The White House is under attack. Flames bellow from the Oval Office as armed militia storm one of the most iconic and important symbols of America, shooting anyone in a suit in their path. The American people and the surviving members of the cabinet watch in horror as the country teeters on the brink of disaster. It’s up to one man to fight the assault and save the President: a wannabe Secret Service agent played by hunky star Gerard Butler.
Wait … hold on a second. Sorry, it seems I’ve mixed up my "Olympus Has Fallen" notes from a couple months ago with my "White House Down" notes. Let’s try this again: The White House is under attack, and it’s up to one man (Channing Tatum) to fight the assault, save the President and convince potential viewers that no, this isn’t just a more expensive version of the same movie they saw three months ago.
It’s too bad "White House Down" will always be considered the knock-off (they both began filming last July), because it’s also easily the more entertaining of the two.
Tatum plays the all-American everyday hero with the action movie-approved name John Cale. In the middle of a failed job interview and White House tour with his history buff daughter (Joey King, who played the young Talia al Ghul in "The Dark Knight Rises"), a group of terrorists take over the building and plot to capture the President. A silver-haired James Woods plays the mastermind; Jason Clarke from "Zero Dark Thirty" is his steely second-in-command.
Luckily, Tatum does his best John McClane impression (he even strips down from his GQ-approved, undone top button suit and tie to a white wifebeater) and intervenes, saving the peace-seeking Commander-in-Chief, played by Jamie Foxx. With escape impossible, the two team up to fight the terrorists as James Vanderbilt’s script turns into a "Die Hard"-buddy cop lovechild (so "Die Hard with a Vengeance"), with Tatum playing the action savvy hero and Foxx as the stodgy, peace-seeking partner.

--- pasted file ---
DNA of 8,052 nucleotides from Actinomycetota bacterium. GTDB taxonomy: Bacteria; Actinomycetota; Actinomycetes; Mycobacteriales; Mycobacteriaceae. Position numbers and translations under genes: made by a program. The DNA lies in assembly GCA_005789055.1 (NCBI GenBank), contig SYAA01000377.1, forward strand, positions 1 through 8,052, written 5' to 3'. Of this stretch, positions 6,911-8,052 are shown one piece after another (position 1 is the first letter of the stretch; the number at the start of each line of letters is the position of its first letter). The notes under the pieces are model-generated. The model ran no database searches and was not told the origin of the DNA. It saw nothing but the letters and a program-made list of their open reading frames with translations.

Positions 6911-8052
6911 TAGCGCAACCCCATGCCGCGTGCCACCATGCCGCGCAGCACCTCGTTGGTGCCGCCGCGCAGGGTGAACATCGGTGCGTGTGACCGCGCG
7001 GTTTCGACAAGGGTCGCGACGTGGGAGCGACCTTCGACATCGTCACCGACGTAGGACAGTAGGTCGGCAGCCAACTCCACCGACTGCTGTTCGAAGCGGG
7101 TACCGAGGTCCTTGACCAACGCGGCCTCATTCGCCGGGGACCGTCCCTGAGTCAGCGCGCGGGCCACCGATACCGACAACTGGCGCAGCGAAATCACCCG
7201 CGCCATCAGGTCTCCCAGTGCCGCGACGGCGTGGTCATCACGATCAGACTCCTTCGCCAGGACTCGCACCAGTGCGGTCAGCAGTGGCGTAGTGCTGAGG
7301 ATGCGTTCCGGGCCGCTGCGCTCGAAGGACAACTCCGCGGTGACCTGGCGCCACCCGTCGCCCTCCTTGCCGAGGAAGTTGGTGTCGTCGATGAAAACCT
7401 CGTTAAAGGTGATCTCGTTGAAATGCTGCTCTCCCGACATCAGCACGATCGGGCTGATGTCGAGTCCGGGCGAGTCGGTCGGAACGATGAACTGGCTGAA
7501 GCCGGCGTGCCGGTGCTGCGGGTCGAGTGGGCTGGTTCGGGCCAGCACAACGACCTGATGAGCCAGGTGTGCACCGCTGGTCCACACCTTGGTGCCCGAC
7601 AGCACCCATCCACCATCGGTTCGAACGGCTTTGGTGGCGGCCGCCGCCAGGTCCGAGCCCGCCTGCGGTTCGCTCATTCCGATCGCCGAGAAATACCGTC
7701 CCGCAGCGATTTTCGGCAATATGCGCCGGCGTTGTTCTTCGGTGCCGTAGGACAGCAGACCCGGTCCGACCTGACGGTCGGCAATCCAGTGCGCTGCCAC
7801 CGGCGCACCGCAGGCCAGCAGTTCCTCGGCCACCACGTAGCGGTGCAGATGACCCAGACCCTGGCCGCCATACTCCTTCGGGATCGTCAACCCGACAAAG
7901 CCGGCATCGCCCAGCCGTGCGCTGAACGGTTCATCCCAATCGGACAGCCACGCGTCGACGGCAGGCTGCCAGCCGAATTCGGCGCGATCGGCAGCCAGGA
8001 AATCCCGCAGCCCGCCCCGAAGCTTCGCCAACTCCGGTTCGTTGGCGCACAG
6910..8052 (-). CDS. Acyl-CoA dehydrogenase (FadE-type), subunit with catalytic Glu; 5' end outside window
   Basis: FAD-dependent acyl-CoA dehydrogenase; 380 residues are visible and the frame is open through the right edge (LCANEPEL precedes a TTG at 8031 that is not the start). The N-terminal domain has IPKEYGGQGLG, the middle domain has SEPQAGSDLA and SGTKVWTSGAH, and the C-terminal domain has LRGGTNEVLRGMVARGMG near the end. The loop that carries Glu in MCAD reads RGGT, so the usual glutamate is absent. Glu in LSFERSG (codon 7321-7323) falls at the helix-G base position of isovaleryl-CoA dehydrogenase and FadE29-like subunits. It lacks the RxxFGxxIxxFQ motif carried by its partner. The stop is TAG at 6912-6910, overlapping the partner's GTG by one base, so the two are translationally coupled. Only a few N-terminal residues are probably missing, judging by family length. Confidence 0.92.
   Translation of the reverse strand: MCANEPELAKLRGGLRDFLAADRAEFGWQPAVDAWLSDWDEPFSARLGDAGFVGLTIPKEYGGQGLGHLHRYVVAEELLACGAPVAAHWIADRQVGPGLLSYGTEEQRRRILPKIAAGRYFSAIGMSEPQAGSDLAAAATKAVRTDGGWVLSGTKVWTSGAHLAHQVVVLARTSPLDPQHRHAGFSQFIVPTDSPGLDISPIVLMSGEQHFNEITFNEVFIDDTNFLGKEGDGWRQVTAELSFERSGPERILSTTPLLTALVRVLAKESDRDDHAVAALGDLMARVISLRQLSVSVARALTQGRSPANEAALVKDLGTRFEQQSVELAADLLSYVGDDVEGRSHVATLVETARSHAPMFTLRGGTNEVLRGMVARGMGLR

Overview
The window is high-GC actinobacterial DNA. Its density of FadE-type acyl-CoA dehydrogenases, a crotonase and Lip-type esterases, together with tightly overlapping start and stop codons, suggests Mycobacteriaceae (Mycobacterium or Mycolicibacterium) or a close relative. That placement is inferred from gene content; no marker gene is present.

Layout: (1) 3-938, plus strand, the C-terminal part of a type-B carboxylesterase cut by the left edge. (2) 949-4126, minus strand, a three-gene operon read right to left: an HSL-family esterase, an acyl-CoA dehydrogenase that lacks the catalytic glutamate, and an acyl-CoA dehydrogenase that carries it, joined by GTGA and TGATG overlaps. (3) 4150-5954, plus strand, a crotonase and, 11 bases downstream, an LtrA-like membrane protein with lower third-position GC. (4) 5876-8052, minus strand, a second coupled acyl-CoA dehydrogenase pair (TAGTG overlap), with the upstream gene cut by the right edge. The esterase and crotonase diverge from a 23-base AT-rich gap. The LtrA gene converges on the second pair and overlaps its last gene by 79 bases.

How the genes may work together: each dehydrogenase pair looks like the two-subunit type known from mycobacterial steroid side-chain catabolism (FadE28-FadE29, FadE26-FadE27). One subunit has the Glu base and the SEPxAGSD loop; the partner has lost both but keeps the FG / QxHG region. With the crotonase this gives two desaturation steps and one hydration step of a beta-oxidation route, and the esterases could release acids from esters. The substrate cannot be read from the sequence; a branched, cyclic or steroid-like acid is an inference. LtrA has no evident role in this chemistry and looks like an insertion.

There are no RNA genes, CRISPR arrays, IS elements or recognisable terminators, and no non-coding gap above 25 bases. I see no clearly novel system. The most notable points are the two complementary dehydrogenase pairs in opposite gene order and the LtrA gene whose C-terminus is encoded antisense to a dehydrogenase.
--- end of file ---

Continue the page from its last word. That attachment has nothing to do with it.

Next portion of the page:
Even the most peace-loving of presidents, however, can get pushed too far, leading to, yes, repeatedly kicking a terrorist for touching his Jordans.
It’s silly, but unlike its predecessor, "White House Down" owns its silliness. The movie knows the concept of the White House getting taken over is audience pandering and frankly preposterous (you’d think the White House would be prepared for the "sneak-in-as-janitors" approach). So instead of playing it straight, they have fun, adding some much-needed humor and personality in between the exciting explosions and rehashed action movie clichés. And there are plenty of both.
There’s a big, ominous red-numbered countdown clock. There’s a punchably smug villainous techie and a heavy that looks like a skinnier version of Bennett from "Commando."
All of the characters are pretty much types. The down-on-his-luck hero/father, the noble figurehead, the exhausted ex-wife (barely worth mentioning) and the cocky military head who midway through the movie makes a dumb decision despite everyone knowing it’s a bad idea all make their scheduled appearances.
Vanderbilt and disaster-happy director Roland Emmerich ("2012," "Independence Day") follow the "Die Hard" playbook pretty closely, and when they’re not pulling from that ’80s classic, they’re copying Emmerich’s own tried-and-true blockbuster formula.
This was the same problem with "Olympus Has Fallen," but it’s amazing what a little charisma and energy can do for a movie. While its older sibling simply took the bare bones outline from its obvious inspiration, "White House Down" adapts its structure and its spirit. As a result, it plays less like a bland rip-off and more like an enthusiastically entertaining throwback.
Even though he’s been scaled back from having the entire globe as his explosive plaything to a single building, Emmerich still stages several satisfying adrenaline-fueled gunfights and fireballs. It is PG-13, but the action is still gleefully destructive, tense and exciting.
Most importantly, he has a likeable lead duo that is a lot of fun together. Tatum and Foxx aren’t exactly extraordinary actors, but they’re above-average movie stars with above-average buddy chemistry on screen. They make Vanderbilt’s good banter and quips pop, and his dopier lines, uh, less dopey (Foxx can’t do too much with some of his character’s finger-pointing speeches against the military-industrial complex, which sound like they were pulled from a very special episode of "Captain Planet").
They’re clearly having fun, and I did too, even if my brain kind of hated me for it afterward. If "Olympus Has Fallen" was the rote, by-the-books first part of a Fourth of July fireworks show, then "White House Down" is the grand finale, with everything thrown into the air and blown up in the name of mindless entertainment.
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